Jobs in China for Foreigners & English Speakers

90% of foreign workers work for businesses run by people from other countries. In China, these businesses are called Joint Ventures and Fully Foreign-Owned Enterprises. These businesses have been around for a long time, but they're getting more and more competition from local businesses that are getting better all the time. One of these companies is likely to be your best bet for a job because you won't have to deal with communication problems at the start of your new job.

People who want to work in China are more likely to find jobs in the IT and communications field, as foreign language teachers, or in the finance industry. There are also a lot of international businesses and organizations that are based in China and hire expats. China is a great place to look for jobs, but the easiest way to find them is to use online job boards. These let you narrow down your search by job function, industry, salary, and location, or search for specific words.

CVS Your CV (curriculum vitae) is your first impression to the employer, so it is important to have a strong CV that shows off your academic qualifications and work experience. Many good CVs have some things in common, even though there isn't a single CV template and each company has its own preferences.

First, your CV should be short. As a general rule, a standard CV in China should be between one and two pages long. It's a good idea to send in both an English copy and a Chinese translation.

You also need to make sure that your CV is well-structured, too. This can be done by splitting the CV into different sections and using subheadings to show which sections are which. In China, CVs usually have the following sections: Personal Details, Education, Work Experience, Other Qualifications, IT Skills, Language Skills, and Interests. These are the typical sections in CVs in China. Unless the job ad says otherwise, your CV doesn't need to have references on it. You can, however, add a section about your career goals.

Most of the time, your name and surname should be at the top, followed by your address, phone number, and email address. The date of your birth, nationality, and immigration status should also be on your job application if you want to work for a company in China. It is also common to put a picture in the top right-hand corner. As long as you are applying to a company that isn't based in China, you can usually leave out things like your date of birth, your nationality, or even your picture.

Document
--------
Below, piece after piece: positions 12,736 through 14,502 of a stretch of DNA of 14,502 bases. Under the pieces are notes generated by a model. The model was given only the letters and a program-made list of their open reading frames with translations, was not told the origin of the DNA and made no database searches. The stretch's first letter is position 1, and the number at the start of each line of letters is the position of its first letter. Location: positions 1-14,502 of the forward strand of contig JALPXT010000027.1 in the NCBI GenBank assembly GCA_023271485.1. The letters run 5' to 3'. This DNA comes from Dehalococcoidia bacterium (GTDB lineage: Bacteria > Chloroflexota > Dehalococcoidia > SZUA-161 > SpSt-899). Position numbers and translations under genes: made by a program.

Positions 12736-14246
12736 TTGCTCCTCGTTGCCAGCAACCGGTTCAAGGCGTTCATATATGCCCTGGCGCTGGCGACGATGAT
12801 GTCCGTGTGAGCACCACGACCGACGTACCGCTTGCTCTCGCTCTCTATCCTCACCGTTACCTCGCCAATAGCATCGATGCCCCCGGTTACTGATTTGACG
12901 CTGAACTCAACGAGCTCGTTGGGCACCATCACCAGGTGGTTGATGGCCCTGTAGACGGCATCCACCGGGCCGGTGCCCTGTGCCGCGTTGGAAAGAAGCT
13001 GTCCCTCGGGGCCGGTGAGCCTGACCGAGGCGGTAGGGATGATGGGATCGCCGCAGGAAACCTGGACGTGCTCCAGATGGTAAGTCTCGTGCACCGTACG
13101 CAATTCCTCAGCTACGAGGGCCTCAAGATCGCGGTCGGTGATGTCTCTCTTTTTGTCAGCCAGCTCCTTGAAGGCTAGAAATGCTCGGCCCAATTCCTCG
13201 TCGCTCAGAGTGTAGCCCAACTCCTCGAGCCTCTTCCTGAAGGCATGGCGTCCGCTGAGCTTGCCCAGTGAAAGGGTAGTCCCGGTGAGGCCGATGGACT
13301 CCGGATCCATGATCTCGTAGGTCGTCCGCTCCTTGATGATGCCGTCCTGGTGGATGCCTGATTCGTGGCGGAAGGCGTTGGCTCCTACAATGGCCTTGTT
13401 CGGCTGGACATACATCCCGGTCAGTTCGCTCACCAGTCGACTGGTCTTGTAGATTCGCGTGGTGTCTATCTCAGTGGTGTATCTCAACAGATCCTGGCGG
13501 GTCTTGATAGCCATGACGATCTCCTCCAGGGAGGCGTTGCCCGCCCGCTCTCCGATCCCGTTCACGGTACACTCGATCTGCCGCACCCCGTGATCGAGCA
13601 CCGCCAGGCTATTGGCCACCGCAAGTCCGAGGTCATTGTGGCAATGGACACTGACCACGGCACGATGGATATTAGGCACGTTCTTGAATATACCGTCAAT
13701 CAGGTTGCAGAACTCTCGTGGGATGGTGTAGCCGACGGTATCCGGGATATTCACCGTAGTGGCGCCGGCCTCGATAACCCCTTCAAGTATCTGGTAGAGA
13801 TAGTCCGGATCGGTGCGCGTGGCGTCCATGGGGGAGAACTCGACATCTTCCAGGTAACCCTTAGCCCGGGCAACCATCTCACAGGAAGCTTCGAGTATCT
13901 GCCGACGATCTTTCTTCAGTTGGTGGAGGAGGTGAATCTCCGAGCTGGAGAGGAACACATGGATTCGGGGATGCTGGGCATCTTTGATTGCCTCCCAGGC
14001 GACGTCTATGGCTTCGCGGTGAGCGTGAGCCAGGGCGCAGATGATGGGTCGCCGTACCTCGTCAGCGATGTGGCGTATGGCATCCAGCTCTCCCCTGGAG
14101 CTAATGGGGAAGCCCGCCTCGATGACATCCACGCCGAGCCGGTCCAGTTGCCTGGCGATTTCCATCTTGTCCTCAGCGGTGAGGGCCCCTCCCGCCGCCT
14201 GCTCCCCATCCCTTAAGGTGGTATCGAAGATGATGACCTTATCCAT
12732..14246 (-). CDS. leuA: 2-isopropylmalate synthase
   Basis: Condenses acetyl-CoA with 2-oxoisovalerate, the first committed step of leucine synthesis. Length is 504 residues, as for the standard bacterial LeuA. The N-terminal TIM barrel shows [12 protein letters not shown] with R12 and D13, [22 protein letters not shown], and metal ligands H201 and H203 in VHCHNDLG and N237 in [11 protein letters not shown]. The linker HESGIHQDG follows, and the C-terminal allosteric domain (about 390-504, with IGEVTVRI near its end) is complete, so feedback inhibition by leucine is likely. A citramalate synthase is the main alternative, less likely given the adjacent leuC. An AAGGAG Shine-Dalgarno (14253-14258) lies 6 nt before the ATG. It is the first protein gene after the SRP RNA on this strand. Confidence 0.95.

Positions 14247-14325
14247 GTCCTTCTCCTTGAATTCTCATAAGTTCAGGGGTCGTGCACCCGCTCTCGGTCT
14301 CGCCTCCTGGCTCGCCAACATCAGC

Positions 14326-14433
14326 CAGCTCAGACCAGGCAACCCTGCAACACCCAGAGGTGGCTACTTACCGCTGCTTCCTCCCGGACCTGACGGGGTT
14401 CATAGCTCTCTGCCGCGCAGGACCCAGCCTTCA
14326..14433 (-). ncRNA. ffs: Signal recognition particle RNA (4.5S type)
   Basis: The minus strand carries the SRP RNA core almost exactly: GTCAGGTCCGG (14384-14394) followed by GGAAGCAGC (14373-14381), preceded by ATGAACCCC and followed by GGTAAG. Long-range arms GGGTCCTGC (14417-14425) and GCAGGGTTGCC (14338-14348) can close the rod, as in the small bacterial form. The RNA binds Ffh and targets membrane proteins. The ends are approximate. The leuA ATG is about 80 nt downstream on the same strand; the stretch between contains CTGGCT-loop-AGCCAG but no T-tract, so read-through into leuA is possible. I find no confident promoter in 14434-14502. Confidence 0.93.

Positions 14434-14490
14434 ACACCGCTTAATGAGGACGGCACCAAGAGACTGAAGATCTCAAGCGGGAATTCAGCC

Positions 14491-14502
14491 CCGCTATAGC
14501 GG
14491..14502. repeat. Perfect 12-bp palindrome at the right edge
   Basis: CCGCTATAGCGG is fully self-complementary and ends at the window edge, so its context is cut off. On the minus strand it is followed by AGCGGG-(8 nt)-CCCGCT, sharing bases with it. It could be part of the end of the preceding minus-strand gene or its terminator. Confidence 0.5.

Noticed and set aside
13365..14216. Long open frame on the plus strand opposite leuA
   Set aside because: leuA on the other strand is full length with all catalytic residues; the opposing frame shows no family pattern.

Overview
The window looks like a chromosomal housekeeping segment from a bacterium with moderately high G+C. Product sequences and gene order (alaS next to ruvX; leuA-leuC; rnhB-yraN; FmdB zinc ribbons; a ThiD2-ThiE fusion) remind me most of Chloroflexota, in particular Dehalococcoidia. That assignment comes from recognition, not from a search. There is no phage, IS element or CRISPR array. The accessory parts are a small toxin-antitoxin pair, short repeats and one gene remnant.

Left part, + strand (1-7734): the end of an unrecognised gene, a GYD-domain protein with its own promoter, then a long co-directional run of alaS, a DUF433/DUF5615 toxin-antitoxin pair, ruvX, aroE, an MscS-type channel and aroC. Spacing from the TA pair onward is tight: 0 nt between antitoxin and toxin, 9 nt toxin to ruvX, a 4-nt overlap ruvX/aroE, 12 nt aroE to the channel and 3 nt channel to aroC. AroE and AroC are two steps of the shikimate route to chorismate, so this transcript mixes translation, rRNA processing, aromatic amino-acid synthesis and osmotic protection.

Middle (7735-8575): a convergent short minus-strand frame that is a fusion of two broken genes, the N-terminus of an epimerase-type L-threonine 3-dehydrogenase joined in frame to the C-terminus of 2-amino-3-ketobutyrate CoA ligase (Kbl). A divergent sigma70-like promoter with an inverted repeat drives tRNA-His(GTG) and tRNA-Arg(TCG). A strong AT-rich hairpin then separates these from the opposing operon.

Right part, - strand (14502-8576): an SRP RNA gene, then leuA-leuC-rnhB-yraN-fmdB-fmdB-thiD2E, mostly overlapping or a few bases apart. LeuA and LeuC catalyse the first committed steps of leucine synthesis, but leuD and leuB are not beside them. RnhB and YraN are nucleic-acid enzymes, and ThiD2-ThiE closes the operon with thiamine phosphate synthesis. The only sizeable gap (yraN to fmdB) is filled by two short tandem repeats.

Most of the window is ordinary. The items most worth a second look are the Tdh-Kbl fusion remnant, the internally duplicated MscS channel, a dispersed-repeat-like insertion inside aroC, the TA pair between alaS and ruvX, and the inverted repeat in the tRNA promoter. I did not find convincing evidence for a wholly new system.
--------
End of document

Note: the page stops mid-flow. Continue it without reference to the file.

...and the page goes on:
Sections about education and work experience should be arranged in reverse chronological order, starting with the most recent. Any gaps should be filled in, and the most recent should be at the top. When you list your academic credentials, make sure to include the dates you went to school, the name of the school and the program you took, the degree you got, and any other important things you worked on while you were there. Remember to include the start and end dates, the job title, and the name of the company or organization you worked for in your work history. If you have recently worked, it is also a good idea to write a few lines about your main responsibilities and achievements.

Last but not least, make sure your spelling and grammar are correct, don't use informal language, and explain any abbreviations that you use, too. In addition, your CV should be written in a positive tone, highlighting your strengths and achievements, but in a way that isn't overblown.

Letters on the front of a book

If you apply for a job, most employers will ask you to write a cover letter. Cover letters should be one A4-page long and written in the same way as a business letter. To write a cover letter, you need to explain why you want the job, how your skills and qualifications match the employer's needs, and what you can bring to the job. When you write a cover letter, pay attention to the job requirements in the ad and say how you meet them. Chinese employers will like it if you talk about your skills in a humble way.

Keep in mind that in China, personal connections (guanxi) and recommendations are very important. You should include the name of any person you know who works for the company in your application, even if you don't know them.

In China, job interviews can be different from one company to the next. They are different in how long they are, how they interview people, and how big the panel is. Most of the time, they happen in person. When interviewees are away at the time of the interview, telephone and Skype interviews have become more common, as well.

In most cases, interviewers will give you a chance to introduce yourself, explain why you want the job, and show why you are a good candidate for the job. Following this, employers will ask you about your previous jobs and see if your skills match their needs. Finally, you will be able to ask questions about what you might do in the future. All in all, it is important to show that you know how the company or organization works, what its goals are, and how you can help make them happen.

There are rules in China about what you should bring to the interview. You should bring copies of your CV, cover letter, and copies of your transcripts.

It's common for international businesses to set up assessment centers in China, as well as for big domestic businesses to do the same. It usually takes a day or two to go through an assessment center. There are a lot of tasks, like presentations, group activities, and written tests, that are used to see if you're a good fit for the job.

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